One of the downsides of Apple’s iOS ecosystem is that it takes an extreme walled garden approach where users are forced to buy and download their apps from the App Store and only the App Store. While there have been workarounds in the past, it isn’t quite as simple as Android where accessing third-party app stores and sideloading are pretty easy and straightforward.
But that could change in the future as the EU’s Digital Markets Act has come into effect. While companies like Apple will not have to comply immediately, the law could see Apple being forced to tear down the walls of their ecosystem and allow iOS users to access third-party app stores and even sideload apps.
The EU is expected to determine which companies are large enough to be considered “gatekeepers”, in which the toughest rules will apply to them. While nothing has been confirmed, it wouldn’t be surprising if Apple were to make that list. Once the companies are announced in the spring, they will then have six months to comply with the new laws.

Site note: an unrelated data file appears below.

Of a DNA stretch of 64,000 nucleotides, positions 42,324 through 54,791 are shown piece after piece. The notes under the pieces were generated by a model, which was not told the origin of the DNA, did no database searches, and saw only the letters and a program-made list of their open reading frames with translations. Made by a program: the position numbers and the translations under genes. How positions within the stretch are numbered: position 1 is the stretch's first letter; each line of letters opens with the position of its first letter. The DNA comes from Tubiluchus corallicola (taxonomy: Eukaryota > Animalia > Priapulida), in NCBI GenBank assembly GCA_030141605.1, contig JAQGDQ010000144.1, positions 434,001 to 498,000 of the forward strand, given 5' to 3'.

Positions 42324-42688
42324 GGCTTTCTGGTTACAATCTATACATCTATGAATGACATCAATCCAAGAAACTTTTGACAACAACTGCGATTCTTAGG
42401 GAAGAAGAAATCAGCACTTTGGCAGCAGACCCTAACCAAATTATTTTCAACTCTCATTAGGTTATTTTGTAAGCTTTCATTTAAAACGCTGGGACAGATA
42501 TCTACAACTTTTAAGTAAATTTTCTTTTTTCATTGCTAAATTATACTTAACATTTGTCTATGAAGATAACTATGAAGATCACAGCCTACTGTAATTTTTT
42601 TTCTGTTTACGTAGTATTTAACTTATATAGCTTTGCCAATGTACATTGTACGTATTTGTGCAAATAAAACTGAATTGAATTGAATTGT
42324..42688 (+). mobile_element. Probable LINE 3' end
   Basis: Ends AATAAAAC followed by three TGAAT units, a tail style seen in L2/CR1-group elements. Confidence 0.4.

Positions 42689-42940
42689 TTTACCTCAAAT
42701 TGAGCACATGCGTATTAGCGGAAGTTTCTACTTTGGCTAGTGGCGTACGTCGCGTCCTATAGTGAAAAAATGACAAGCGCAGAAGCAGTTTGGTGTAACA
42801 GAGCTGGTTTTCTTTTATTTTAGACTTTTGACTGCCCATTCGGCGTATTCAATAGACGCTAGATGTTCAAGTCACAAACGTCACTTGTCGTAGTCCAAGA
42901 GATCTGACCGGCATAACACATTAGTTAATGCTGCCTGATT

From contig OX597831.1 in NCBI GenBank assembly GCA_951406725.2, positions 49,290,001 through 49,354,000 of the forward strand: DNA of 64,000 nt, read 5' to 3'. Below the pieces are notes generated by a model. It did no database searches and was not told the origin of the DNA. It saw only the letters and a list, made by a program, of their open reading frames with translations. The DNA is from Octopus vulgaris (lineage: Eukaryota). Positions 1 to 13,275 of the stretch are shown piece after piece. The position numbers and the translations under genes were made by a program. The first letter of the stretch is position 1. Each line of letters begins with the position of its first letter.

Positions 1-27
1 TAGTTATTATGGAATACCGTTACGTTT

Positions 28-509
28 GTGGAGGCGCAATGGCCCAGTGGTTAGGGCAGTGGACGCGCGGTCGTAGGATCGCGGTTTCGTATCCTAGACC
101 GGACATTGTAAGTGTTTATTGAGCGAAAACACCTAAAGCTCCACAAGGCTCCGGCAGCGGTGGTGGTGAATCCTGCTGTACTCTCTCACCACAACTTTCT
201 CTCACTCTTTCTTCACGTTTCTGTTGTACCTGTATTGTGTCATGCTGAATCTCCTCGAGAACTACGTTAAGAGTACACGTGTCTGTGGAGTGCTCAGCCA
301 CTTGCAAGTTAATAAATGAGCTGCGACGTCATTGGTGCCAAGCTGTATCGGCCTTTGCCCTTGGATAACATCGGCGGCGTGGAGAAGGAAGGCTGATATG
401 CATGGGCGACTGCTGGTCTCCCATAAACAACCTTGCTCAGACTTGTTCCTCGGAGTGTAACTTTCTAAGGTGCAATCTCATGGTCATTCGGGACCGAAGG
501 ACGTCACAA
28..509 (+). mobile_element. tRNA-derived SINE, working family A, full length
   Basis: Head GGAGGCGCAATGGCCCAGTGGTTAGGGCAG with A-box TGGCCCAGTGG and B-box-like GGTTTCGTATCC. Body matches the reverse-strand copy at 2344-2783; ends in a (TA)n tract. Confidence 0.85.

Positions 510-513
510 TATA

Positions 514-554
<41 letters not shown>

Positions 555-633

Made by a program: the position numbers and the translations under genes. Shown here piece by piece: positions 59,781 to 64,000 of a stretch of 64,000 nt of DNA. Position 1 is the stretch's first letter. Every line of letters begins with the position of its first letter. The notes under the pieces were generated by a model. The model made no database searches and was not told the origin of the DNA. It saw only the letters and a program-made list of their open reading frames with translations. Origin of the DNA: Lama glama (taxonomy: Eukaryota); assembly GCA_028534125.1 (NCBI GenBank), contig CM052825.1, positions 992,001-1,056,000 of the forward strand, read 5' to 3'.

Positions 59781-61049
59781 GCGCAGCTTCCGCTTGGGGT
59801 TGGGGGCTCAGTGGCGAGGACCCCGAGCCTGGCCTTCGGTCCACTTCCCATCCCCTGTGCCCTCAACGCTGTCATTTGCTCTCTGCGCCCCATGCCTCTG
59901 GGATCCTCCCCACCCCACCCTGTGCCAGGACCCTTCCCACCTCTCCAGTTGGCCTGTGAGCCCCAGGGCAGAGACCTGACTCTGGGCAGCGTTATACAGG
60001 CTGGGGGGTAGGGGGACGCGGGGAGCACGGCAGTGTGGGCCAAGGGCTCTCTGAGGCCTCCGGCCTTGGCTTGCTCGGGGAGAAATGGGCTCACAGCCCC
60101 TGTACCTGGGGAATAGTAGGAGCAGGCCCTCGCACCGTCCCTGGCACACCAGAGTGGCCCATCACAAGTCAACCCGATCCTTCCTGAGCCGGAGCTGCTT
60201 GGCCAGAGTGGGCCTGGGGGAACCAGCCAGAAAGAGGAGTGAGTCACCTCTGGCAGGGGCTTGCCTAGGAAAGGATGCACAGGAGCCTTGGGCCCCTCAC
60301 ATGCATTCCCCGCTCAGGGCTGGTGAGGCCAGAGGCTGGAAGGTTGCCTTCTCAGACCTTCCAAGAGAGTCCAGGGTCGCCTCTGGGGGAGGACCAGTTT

According to Gerard de Graaf, the EU official who helped pass the new law, “If you have an iPhone, you should be able to download apps not just from the App Store but from other app stores or from the internet.”
Ahead of this, Apple was also forced to comply with another EU law that makes USB-C the charging standard for mobile devices. The company has since announced that they will comply, but we imagine that being forced to allow third-party stores and sideloading is a much bigger deal and it will be interesting to see how Apple plans to respond.